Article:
- With Mayo Clinic nutritionists
Jennifer Nelson, M.S., R.D. and Katherine Zeratsky, R.D.read biographyclose window
Jennifer Nelson, M.S., R.D. and Katherine Zeratsky, R.D.Katherine Zeratsky and Jennifer Nelson
Jennifer K. Nelson, M.S., R.D., L.D., C.N.S.D.
Jennifer Nelson is your link to a better diet. As specialty editor of the nutrition and healthy eating guide, she plays a vital role in bringing you healthy recipes and meal planning.
"Nutrition is one way people have direct control over the quality of their lives," she says. "I hope to translate the science of nutrition into ways that people can select and prepare great-tasting foods that help maintain health and treat disease."
A St. Paul, Minn., native, she has been with Mayo Clinic since 1978, and is director of clinical dietetics and an associate professor of nutrition at Mayo Clinic College of Medicine.
She leads clinical nutrition efforts for a staff of more than 60 clinical dietitians and nine dietetic technicians and oversees nutrition services, staffing, strategic and financial planning, and quality improvement. Nelson was co-editor of the "Mayo Clinic Diet" and the James Beard Foundation Award-winning "The New Mayo Clinic Cookbook." She has been a contributing author to and reviewer of many other Mayo Clinic books, including "Mayo Clinic Healthy Weight for EveryBody," "The Mayo Clinic Family Health Book" and "The Mayo Clinic/Williams Sonoma Cookbook." She contributes to the strategic direction of the Food & Nutrition Center, which includes creating recipes and menus, reviewing nutrition content of various articles, and providing expert answers to nutrition questions.
Katherine Zeratsky, R.D., L.D.
As a specialty editor of the nutrition and healthy eating guide, Katherine Zeratsky helps you sort through the facts and figures, the fads and the hype to learn more about nutrition and diet.
A Marinette, Wis., native, she is certified in dietetics by the state of Minnesota and the American Dietetic Association. She has been with Mayo Clinic since 1999.
She's active in nutrition-related curriculum and course development in wellness nutrition at Mayo Clinic in Rochester, Minn., and nutrition related to weight management and practical applications of nutrition-related lifestyle changes.
Other areas of interest include food and nutrition for all life stages, active lifestyles and the culinary arts.
She graduated from the University of Wisconsin-Madison, served a dietetic internship at the University of Iowa Hospitals and Clinics, and worked as a registered dietitian and health risk counselor at ThedaCare of Appleton, Wis., before joining the Mayo Clinic staff.
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May 30, 2009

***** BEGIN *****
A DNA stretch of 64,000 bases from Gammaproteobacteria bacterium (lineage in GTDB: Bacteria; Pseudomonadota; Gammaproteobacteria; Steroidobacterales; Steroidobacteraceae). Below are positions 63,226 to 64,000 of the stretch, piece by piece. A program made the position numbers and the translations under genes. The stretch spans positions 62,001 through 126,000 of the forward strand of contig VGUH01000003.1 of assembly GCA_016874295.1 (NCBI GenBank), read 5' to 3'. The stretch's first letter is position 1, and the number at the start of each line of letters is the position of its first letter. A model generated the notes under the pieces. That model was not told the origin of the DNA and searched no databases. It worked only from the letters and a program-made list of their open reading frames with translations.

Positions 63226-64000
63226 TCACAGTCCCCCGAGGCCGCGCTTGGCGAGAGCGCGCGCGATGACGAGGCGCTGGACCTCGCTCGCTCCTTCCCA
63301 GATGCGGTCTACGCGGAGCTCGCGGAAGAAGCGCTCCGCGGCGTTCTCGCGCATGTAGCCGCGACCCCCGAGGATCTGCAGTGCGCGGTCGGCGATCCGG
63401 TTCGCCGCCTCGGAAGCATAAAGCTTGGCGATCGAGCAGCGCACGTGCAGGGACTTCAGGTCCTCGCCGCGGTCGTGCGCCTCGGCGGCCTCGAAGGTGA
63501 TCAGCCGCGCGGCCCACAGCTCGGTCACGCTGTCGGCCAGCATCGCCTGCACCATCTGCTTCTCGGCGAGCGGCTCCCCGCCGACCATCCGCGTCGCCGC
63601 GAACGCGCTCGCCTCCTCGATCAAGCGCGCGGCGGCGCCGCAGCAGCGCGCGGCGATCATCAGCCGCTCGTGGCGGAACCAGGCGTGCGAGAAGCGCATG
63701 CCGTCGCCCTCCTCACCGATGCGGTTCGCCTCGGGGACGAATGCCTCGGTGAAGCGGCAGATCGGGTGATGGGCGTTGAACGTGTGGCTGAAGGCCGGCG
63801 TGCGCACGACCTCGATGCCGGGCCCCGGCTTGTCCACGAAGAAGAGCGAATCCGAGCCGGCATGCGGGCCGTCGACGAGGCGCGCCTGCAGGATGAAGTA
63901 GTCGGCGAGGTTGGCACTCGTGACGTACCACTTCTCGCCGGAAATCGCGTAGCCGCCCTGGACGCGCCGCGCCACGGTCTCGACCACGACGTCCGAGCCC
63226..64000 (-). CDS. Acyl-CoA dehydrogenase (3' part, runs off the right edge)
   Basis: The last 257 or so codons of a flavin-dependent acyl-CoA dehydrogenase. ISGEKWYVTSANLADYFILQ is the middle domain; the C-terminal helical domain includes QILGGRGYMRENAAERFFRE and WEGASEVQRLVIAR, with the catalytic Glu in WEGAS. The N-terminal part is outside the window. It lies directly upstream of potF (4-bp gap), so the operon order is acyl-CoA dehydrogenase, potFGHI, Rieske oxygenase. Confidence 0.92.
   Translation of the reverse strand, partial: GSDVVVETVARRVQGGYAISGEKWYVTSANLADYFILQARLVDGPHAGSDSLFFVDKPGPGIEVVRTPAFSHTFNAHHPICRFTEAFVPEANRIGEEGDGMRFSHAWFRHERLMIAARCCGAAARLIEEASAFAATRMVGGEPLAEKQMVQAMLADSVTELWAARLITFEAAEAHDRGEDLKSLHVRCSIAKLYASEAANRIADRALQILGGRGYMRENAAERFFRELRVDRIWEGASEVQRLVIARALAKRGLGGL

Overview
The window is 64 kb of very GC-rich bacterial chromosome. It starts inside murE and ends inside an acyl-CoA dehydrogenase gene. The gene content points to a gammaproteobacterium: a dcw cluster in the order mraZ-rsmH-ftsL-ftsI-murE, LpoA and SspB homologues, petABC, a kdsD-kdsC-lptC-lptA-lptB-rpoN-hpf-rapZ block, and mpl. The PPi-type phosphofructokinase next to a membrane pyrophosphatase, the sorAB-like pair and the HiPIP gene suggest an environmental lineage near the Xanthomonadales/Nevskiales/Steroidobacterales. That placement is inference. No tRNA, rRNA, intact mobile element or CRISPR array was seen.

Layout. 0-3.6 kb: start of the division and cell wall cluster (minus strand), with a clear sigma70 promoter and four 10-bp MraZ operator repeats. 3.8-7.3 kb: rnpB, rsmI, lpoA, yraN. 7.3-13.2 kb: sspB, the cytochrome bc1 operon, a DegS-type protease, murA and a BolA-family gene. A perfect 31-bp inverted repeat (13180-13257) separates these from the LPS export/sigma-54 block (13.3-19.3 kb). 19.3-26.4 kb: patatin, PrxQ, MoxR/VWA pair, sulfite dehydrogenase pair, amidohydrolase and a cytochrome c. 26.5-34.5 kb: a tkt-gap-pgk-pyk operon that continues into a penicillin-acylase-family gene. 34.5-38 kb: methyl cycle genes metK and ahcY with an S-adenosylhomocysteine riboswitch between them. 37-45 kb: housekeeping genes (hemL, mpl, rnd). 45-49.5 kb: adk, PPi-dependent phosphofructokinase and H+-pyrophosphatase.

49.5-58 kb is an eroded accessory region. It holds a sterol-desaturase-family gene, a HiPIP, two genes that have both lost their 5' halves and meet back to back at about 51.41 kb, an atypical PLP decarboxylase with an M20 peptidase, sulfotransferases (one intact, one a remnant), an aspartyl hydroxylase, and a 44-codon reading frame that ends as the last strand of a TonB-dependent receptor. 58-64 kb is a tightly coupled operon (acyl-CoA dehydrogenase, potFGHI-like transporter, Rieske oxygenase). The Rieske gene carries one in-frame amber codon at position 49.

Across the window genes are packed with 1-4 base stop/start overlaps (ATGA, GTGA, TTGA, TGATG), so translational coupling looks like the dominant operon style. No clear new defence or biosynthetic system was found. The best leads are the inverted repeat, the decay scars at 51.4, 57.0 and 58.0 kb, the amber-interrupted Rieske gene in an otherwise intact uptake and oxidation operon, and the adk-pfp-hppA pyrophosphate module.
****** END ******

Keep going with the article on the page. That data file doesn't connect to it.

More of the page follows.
Overeating — What causes it?
By Jennifer Nelson, M.S., R.D. and Katherine Zeratsky, R.D.
It may seem obvious, but it's worth saying that we eat for many reasons — hunger and appetite, of course — but also to celebrate, to be social, to soothe and to relieve boredom. To prevent overeating and weight gain, we first have to understand what drives us to eat.
Hunger: The physical sensation that you need to eat
Think about the rumbling in your stomach. That's a physical sensation. Numerous studies have looked at how hormones initiate and end eating — playing a major role in determining body weight. These include ghrelin, which seems to trigger hunger, and leptin, which reduces it. The physical sensation of hunger — or its absence — is tied to these hormones. The time of day, timing of meals, emotions such as stress or contentment, and even the types of foods you eat all affect these hormones.
Appetite: The desire to eat
"Oh that looks good enough to eat!" You get the picture. Problems with appetite regulation can be mild and contribute to gradual changes in weight — or they can be severe such as anorexia and bulimia. Appetite problems may be caused by disease, medications or even psychological issues.
Satiety: The condition of physically feeling full
Say it with me now, "I couldn't eat another bite." Research has shown that feeling full turns off hunger and appetite. You can feel fuller longer by eating solids over liquids, not skipping meals, choosing high-volume and low-calorie foods (vegetables and fruit), and substituting whole grains for refined grain products. The answer is still out, however, on whether individual diets — for instance high versus low carb or protein or fat — offer an advantage when it comes to satiety.
"Mindless" eating: Eating in response to factors other than those above
This is a term coined for all of the other reasons that we eat. Do you fall prey to mindless eating? Have you noticed that when you order a super-size meal you typically eat all of it? Do certain situations, such as watching TV or talking on the phone, trigger overeating?
Yes, the reasons we eat are complex. Given the epidemic of obesity in this country, it's obvious that overeating is a significant problem. It's critical to find ways to turn down hunger, normalize our desire for food, feel full and satisfied, and deal with the situations that trigger us to mindlessly eat.
What are your thoughts about this? What triggers overeating for you? Better yet, share what works for you when it comes to controlling what you eat.